Essay On Lawren Harris

1510 words - 7 pages

Lawren Harris: North Shore, Lake Superior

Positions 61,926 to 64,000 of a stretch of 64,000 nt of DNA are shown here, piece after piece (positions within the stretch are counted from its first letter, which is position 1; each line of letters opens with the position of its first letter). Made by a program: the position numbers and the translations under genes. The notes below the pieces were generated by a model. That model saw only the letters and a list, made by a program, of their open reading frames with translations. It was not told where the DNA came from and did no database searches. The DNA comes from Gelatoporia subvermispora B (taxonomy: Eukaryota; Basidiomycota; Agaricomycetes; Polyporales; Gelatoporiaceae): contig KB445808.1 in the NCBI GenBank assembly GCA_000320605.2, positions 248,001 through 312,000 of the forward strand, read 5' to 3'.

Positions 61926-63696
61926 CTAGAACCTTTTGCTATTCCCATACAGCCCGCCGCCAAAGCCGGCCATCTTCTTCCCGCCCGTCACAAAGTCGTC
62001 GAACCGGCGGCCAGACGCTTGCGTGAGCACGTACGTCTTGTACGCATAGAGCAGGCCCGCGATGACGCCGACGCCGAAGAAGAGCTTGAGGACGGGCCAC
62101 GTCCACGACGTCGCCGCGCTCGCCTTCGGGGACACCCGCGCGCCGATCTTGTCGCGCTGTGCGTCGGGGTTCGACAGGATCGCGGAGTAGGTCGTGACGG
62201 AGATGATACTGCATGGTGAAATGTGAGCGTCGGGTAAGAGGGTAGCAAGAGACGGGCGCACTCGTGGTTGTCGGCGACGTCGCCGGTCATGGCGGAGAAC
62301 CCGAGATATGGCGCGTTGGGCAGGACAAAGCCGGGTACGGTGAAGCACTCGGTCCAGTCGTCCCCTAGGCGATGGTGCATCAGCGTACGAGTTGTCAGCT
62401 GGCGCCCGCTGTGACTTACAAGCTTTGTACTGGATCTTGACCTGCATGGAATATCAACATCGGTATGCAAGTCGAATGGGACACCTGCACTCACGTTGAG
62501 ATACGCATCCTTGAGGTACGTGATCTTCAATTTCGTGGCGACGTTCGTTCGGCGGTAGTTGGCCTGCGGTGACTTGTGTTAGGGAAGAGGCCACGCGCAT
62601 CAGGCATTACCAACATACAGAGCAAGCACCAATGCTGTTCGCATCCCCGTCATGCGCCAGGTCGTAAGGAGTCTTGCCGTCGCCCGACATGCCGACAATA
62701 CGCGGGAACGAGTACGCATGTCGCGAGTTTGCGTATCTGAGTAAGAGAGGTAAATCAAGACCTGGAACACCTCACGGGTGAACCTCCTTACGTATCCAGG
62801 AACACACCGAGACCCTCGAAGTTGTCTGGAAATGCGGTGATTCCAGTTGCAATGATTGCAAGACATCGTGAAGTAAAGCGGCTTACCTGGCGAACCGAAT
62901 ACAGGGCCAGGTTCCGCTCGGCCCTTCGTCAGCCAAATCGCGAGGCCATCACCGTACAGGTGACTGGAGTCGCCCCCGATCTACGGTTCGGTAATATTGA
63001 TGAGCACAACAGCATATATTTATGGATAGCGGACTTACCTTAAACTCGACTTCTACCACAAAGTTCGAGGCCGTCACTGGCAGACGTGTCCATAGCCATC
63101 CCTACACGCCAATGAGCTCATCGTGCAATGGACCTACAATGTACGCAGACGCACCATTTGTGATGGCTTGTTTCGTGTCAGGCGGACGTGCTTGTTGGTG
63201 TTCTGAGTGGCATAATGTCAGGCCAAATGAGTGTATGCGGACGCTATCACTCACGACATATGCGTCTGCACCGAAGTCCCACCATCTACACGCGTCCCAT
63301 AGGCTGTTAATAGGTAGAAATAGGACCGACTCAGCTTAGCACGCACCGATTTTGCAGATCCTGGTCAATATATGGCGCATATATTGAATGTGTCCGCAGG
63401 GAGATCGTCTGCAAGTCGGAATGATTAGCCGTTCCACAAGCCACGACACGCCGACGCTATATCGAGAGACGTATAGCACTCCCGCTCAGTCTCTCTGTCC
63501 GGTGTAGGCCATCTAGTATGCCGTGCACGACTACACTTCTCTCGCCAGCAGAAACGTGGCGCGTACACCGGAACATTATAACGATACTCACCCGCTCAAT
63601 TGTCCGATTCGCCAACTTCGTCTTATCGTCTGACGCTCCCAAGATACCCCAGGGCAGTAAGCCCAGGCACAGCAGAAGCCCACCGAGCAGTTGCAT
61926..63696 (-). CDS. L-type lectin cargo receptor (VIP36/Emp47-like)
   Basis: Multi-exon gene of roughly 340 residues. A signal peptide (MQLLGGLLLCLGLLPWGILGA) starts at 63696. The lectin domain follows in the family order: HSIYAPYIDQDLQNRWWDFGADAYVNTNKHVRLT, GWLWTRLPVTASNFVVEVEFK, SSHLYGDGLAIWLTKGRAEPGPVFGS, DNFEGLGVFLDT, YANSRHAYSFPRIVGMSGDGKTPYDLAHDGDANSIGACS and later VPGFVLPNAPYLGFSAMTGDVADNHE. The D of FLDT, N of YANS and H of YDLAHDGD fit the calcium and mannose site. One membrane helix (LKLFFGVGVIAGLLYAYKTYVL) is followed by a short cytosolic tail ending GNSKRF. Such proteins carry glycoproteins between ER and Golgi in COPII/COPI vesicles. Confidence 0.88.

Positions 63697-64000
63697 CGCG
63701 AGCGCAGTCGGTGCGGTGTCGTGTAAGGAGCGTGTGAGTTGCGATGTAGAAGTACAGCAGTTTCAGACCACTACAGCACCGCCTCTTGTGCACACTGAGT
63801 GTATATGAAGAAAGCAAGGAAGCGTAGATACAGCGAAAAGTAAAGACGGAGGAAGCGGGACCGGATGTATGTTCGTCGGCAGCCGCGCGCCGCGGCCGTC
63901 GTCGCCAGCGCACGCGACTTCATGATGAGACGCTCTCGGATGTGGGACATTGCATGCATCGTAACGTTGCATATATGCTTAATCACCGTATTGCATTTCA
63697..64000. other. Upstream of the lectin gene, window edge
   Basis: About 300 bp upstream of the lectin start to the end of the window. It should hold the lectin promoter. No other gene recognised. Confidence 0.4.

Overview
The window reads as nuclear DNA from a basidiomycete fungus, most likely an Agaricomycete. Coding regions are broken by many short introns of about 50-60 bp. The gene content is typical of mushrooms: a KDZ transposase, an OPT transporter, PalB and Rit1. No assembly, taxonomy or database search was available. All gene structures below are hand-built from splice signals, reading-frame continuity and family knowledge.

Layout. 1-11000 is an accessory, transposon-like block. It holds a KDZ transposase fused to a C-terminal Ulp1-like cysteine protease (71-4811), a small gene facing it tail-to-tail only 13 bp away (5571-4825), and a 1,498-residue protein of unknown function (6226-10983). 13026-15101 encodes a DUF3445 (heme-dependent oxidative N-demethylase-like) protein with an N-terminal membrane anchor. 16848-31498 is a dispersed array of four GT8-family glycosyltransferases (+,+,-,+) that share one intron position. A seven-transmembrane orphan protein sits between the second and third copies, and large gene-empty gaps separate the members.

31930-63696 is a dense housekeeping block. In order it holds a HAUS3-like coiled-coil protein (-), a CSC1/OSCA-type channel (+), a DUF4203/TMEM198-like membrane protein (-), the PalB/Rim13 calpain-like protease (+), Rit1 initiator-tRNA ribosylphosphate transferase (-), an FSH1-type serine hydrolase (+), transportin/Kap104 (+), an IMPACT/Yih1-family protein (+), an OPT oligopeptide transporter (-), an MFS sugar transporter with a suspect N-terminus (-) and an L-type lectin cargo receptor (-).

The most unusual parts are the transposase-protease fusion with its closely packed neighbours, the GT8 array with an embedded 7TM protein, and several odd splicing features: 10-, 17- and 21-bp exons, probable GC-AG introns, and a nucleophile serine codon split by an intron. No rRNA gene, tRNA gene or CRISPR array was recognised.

Lawren HarrisNorth Shore, Lake Superior (1926)Oil on canvas 102.2 x 128.3 cm Purchased 1930 National Gallery of Canada (no. 3708)Lawren Stewart Harris (1885-1970) was a leading landscape painter in Canada and the United States. His was the main driving force that brought together and joined the varying talents and temperaments which formed the Group of Seven in 1920 and in the 1930s he helped to organize the Canadian Group of Painters and the Transcendental Painting Group in New Mexico. Harris worked hard to support the development of the arts in Canada, and he became an influential figure whose paintings are currently quite popular and valuable then and today. He gave new vision to representations of the northern Canadian landscape. Harris spent three years studying in Germany (1904-07), where he became interested in theosophy, a mystical branch of religious philosophy that influenced his later paintings. Coming from a wealthy family he was able to devote himself entirely to his art. He was influenced by theosophical beliefs and ideas throughout his life, so much so that one might say that he re-imagined theosophy through Canadian art.North Shore, Lake Superior is an oil painting on a 102.2 cm x 128.3 cm canvas. Harris used calm soothing cool colors, such as light blues, white, grey, and a little amount of brown in this vibrant painting. He was influenced by the Russian Kandinsky's CONCERNING THE SPIRITUAL IN ART and he subsequently incorporated symbolic color into surfaces of his work. The yellows and blues held a mystical significance; yellow for intelligence and blue for conveying spiritual illumination. The background of Lawren's painting shows soft snow covered hills. The right upper corner is covered with grey white fluffy clouds which then spread out horizontally through the canvas. In the foreground, there is a tree trunk at the shore of the lake, placed right at the centre of the painting. The tree is stripped bare of its leaves and branches. The frost and the icy winds of the Arctic have smoothed its rough bark but the texture still looks quite smooth. There is a long slit running vertically across the trunk. In spite of its weakened condition, the tree stump looks solid as it stands with its roots held firmly in the ground. There is a very enhancing presence of light in the form of bright sunrays descending from the left corner of the picture. The light illuminates the shadow of the hills and the screen of clouds. The rays of light falling on the slit of the tree trunk give it a three-dimensional effect. The combination of vast space, muted color tones and the mystical rays of light give the painting a mesmerizing effect of unity.Lawren Harris made numerous paintings inspired by the primitive landscapes of northern Canada. "North Shore, Lake Superior," painted in 1926, is one of his most memorable works. In the fall of 1921, Harris made his first trip to the north shore of Lake Superior; he was accompanied by a member from the Group of Seven, A.Y. Jackson. It was believed that the region's dramatic, primordial landscape would be the answer to search for a deeper spiritual meaning. Perhaps, the bold landforms of the Rockies and the Arctic would capture the spiritual essence Harris was looking for. Throughout the decade Harris continued to further simplify and abstract his landscapes until his subjects became non- representational.Lawren Harris was a follower of theosophy and was fascinated by every aspect of nature. They weren't only imitations of nature but they represented a deep symbolic meaning for Harris. He became widely known for paintings he did in the area. Here, the bluntness and bareness of the landscape corresponded with the direction in which his paintings were moving. I think Lawren Harris was convinced that art must express spiritual values as well as portraying the visible world. Because of his special connection with nature, Harris believed that the role of the artist and the function of art were to reveal the divine forces of nature. He gradually moved toward greater abstraction and thus more complete expression of his philosophical views. I think Harris was doing much more than painting what he saw, he was trying to include his spiritual feelings for the landscape into his work. Which is why, after 1924, he no longer dated or signed any of his works because he did not want to be tied to a specific artist or place.His work became less and less of a relation to the human world and further towards landscapes of the Rocky Mountains and the arctic and this led him to abstraction. Harris then became involved with the Transcendentalist group in Taos, New Mexico. The abstract paintings he did there were completely different type of form, and had created a profound influence on the practise of abstraction in Canada. The Lake Superior landscape was admirably suited to Harris' purpose; although foreboding physically, it was, by virtue of its isolation, a "pure" and "spiritual" place and inspired Harris to create and explore new ideas and forms of art.Harris' own personal struggle to become an artist was long and complex, and he was beset by much confusion throughout his life. North Shore, Lake Superior made him achieve his creative peak, he turned his back on representational art and spent the remainder of his career becoming an abstract painter. In his later years, Harris' abstractions became more organic in form but continued to express his theosophical beliefs and ideas throughout his life, so much so that one might say that he re-imagined theosophy through Canadian art. It is even believed that Harris' painting was actually a metaphorical representation of the major discord that Canada was going through in that time.Lawren Harris was one of the major leaders of Canadian art for many decades. His life spanned eighty-five years and in that time his philosophy constantly moved him to explore new approaches towards his existence, and his art. "North Shore, Lake Superior" is a striking illustration that captures a person's wondrous mind with its inevitable pull. Lawren Harris has demonstrated immense competency in capturing the beautiful North shore of Lake Superior. This painting is currently housed at the National Gallery of Canada, Ottawa.Works Cited"Lawren Harris Biography & Paintings - The Group of Seven." The Art History Archive. N.p., n.d. Web. 01 Nov. 2012. <>."Lawren S. Harris." National Gallery of Canada. National Gallery of Canada, n.d. Web. 01 Nov. 2012. <>.Michael Stoeber. "Theosophical Influences on the Painting and Writing of Lawren Harris: Re-Imagining Theosophy through Canadian Art." Toronto Journal of Theology 28.1 (2012): 81-103. Project MUSE. Web. 1 Nov. 2012. <>.Ontario Arts Council. "Tom Thomson Art Gallery." Lawren Stewart Harris. Owen Sound, Canada, n.d. Web. 01 Nov. 2012. <>. Michael Stoeber. "Theosophical Influences on the Painting and Writing of Lawren Harris: Re-Imagining Theosophy through Canadian Art." Toronto Journal of Theology 28.1 (2012): 81-103. Project MUSE. Web. 4 Nov. 2012. <>. "Lawren S. Harris." National Gallery of Canada. National Gallery of Canada, n.d. Web. 01 Nov. 2012. <>. Michael Stoeber "Lawren Harris Biography & Paintings - The Group of Seven." The Art History Archive. N.p., n.d. Web. 01 Nov. 2012. <>. Ibid. Ibid. Ontario Arts Council. "Tom Thomson Art Gallery." Lawren Stewart Harris. Owen Sound, Canada, n.d. Web. 01 Nov. 2012. <>. Ibid. Ibid. Ibid. Lawren Harris Biography & Paintings Ontario Arts Council